Stack Overflow is a community of 4.7 million programmers, just like you, helping each other.

Join them; it only takes a minute:

Sign up
Join the Stack Overflow community to:
  1. Ask programming questions
  2. Answer and help your peers
  3. Get recognized for your expertise

We have a function in our database that searches two large tables to see if a value exists. It is a pretty large query, but it is optimized to use indexes and generally runs pretty fast.

Three times over the past 2 weeks, this function decided to go haywire and run extremely slow, which causes deadlocking and bad performance all around. This happens even at times of less than peak usage.

Rebuilding the function using "Alter Function" in SQL Server seems to take care of the issue. Once we do that, the server usage goes back to normal and everything is OK.

This leads us to think that the functions query plan has rebuilt, and is taking the correct indexes into account, but we have no idea why SQL Server decided to change the query plan to a worse plan all of a sudden.

Does anyone have any ideas what might cause this behavior, or how to test for it, or prevent it? We are running SQL Server 2008 Enterprise.

share|improve this question
We'd probably need more information. What type of function is it (scalar, table-valued, or inline)? What are the structures of the tables it operates on? What indexes are available, and which do you expect it to use? What exactly did it do when it started behaving badly? – Chris Shain Jan 29 '11 at 0:31
up vote 5 down vote accepted

The behaviour you are describing is often due to an incorrectly cached query plan and/or out of date statistics.

It commonly occurs when you have a large number of parameters in a WHERE clause, especially a long list of those that are of the form:

(@parameter1 is NULL OR TableColumn1 = @parameter1)

Say, the cached query plan expires, and the proc is called with an unrepresentative set of parameters. The plan is then cached for this data profile. BUT, if the proc is more oftenly common with a very different set of parameters, the plan might not be appropriate. This is often known as 'parameter sniffing'.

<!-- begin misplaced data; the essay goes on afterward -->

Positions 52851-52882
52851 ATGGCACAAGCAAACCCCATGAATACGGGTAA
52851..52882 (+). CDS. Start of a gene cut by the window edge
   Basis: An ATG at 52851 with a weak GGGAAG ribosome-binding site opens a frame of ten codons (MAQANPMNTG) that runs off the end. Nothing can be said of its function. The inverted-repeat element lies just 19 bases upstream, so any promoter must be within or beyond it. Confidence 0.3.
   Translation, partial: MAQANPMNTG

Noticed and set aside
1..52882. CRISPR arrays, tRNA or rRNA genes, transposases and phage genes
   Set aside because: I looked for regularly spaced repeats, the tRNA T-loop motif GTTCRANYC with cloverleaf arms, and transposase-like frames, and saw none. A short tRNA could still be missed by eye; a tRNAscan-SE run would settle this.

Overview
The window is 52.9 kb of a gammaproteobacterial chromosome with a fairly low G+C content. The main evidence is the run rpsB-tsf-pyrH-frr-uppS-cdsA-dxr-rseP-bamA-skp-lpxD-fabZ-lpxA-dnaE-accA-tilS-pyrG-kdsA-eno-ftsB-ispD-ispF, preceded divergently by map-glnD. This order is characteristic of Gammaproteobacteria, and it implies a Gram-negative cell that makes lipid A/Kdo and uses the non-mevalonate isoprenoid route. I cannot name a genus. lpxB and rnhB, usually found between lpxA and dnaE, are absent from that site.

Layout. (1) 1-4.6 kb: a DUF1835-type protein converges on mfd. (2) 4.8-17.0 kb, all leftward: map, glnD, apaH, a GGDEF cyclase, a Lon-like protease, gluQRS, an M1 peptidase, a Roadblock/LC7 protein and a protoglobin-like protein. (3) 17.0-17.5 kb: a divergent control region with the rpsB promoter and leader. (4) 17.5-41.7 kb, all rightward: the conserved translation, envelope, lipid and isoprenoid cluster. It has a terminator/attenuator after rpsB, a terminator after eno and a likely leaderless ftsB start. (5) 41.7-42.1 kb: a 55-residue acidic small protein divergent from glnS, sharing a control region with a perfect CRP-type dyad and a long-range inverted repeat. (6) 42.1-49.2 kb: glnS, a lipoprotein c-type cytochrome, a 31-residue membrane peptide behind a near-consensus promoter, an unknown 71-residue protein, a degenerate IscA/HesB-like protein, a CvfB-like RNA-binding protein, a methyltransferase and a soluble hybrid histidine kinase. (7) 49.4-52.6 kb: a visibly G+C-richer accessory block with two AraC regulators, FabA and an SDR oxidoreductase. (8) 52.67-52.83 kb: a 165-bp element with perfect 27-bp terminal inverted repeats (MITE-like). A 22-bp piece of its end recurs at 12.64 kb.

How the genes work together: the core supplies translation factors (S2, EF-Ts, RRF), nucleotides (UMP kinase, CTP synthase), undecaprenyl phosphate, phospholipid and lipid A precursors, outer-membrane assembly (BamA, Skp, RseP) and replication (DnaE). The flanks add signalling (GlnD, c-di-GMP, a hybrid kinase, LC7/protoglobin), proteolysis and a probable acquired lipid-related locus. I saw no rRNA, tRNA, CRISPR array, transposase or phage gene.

There are ways to mitigate and eliminate this problem but they may involve trade-offs and depend on your SQL Server version. Look at OPTIMIZE FOR and OPTIMIZE FOR UNKNOWN. IF (and it's a big if) the proc is called infrequently but must run as fast as possible you can mark it as OPTION(RECOMPILE), to force a recompile each time it is called, BUT don't do this for frequently called procs OR without investigation.

[NOTE: be aware of which Service pack and Cumulative Update (CU) your SQL Server 2008 box has, as the recompile and parameter sniffing logic works differently in some versions]

Run this query (from Glenn Berry) to determine the state of statistics:

-- When were Statistics last updated on all indexes?
SELECT, AS [Index Name],  
      STATS_DATE(i.[object_id], i.index_id) AS [Statistics Date], 
      s.auto_created, s.no_recompute, s.user_created, st.row_count
FROM sys.objects AS o WITH (NOLOCK)
ON o.[object_id] = i.[object_id]
ON i.[object_id] = s.[object_id] 
AND i.index_id = s.stats_id
INNER JOIN sys.dm_db_partition_stats AS st WITH (NOLOCK)
ON o.[object_id] = st.[object_id]
AND i.[index_id] = st.[index_id]
WHERE o.[type] = 'U'
ORDER BY STATS_DATE(i.[object_id], i.index_id) ASC OPTION (RECOMPILE); 
share|improve this answer
I agree it sounds like parameter sniffing. Out of date statistics don't seem to fit the facts however as if the statistics were bad then recompiling the plan via Alter Function wouldn't fix the issue. – Martin Smith Jan 29 '11 at 0:53
If the stats are skewed (say after a big data load), an incorrect plan might be choosen. But it is more likely due to parameter sniffing – Mitch Wheat Jan 29 '11 at 0:55

Your Answer


By posting your answer, you agree to the privacy policy and terms of service.

Not the answer you're looking for? Browse other questions tagged or ask your own question.